"The Black Athlete" page 20, SI 7/1/1968

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"The Black Athlete" page 20, SI 7/1/1968


black athlete, Elvin Hayes, Don Smith, Iowa State


Don Smith’s account of his youth finished with his recollection of being beaten by police officers, smoking marijuana, and spending time in jail. Olsen then switches back into his primary reporting on Smith’s tenure at Iowa State, but this page focuses on the hidden pain, loneliness, and alienation of the lauded black athlete. Olsen again pokes holes in the fantasy of sport as a positive transformative space for black youth, quoting Smith describing how his white teammates never socialized with him, and how he was not enrolled in classes he wanted to take. His interpretation of his purpose at Iowa State was to “produce” and “pass just enough to get by.” Olsen notes that Smith’s “transition from promising rookie to nationally known star had not appreciably improved his off-court campus life.”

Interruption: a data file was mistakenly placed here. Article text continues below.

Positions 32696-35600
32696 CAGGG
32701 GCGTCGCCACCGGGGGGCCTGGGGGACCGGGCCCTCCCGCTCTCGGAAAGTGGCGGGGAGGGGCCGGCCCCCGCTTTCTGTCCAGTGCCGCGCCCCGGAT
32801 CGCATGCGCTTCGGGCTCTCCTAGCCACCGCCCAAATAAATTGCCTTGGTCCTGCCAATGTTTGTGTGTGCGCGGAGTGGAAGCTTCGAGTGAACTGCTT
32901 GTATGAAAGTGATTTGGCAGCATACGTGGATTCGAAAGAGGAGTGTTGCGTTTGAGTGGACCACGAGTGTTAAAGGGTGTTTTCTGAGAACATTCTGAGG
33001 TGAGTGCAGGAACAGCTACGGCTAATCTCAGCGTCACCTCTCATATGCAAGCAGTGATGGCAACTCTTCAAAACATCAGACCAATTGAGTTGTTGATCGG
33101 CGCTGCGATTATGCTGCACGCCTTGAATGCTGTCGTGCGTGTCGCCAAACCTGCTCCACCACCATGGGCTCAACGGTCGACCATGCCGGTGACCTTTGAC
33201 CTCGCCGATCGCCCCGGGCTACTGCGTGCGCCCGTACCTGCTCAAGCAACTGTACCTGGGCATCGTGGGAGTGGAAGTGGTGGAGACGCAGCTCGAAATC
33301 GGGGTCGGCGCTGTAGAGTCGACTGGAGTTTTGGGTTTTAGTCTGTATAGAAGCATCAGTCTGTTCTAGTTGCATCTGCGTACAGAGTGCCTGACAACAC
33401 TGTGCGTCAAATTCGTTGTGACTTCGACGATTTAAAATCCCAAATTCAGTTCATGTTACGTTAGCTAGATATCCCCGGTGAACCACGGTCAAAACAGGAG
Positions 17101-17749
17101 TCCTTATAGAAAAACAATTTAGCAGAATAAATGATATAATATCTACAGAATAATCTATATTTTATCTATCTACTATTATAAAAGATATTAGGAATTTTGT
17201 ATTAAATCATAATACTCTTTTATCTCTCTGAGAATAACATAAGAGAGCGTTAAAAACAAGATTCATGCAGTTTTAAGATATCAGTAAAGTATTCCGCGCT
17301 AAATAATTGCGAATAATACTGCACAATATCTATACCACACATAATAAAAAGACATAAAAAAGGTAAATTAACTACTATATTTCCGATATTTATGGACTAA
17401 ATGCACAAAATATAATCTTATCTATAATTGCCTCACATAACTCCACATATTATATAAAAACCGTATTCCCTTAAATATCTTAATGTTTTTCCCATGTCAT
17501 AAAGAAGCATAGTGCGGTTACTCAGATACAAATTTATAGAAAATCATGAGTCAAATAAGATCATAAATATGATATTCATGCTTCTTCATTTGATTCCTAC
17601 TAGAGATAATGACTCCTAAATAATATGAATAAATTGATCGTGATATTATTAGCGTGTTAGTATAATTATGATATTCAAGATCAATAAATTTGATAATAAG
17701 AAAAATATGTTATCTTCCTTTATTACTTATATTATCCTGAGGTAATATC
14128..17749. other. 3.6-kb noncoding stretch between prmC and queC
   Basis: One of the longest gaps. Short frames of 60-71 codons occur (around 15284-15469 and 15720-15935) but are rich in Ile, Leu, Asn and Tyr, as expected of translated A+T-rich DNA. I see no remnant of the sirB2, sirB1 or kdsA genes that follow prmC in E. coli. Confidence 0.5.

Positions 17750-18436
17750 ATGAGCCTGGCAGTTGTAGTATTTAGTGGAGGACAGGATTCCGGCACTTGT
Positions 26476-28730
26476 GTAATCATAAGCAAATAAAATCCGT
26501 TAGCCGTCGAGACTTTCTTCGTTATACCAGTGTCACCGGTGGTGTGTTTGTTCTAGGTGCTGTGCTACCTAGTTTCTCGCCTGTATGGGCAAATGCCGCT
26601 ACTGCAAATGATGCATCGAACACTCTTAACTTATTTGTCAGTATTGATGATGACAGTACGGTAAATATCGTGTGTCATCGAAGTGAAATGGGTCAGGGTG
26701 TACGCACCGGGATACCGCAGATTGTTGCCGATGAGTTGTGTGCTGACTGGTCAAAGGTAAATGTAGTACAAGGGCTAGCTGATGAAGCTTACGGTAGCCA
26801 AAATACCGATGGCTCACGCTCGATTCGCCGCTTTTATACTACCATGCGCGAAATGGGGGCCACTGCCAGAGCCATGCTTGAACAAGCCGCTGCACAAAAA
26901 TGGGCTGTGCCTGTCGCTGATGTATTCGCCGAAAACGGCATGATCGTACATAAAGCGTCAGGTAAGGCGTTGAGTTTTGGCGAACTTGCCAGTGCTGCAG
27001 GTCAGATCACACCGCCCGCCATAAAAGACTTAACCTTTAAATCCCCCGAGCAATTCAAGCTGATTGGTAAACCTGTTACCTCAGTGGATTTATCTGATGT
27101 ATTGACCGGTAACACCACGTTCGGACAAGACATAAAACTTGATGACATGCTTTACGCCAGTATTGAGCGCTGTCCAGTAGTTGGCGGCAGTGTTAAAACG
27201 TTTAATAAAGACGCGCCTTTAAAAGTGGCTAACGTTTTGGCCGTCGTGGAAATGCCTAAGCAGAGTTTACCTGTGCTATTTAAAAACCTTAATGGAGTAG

This first case study is followed by Olsen’s next example, that of Elvin Hayes, star basketball player for the University of Houston. Hayes is introduced as a quiet, but respectable and reserved athlete, who stays out of boycotts but does not tolerate racist reporters. Olsen defines Hayes’ demeanor primarily by his relation to white men-- “the smile of Elvin Hayes does not appear the instant a white man says hello. It must be earned.” This sort of dignity appeals to the white readership, and aligns Olsen with their perspective. Olsen is also sure to describe the physical presence of Hayes, emphasizing his “coffee” skin and impressive height. The last thing Olsen describes is Hayes’ dominance as a basketball player, calling him “the hero of Houston.”


Katherine Brown


Sports Illustrated, July 1, 1968


Time Inc.


Katherine Brown, “"The Black Athlete" page 20, SI 7/1/1968,” Magazines, accessed August 7, 2022, https://omeka.middlebury.edu/magazines/items/show/27.

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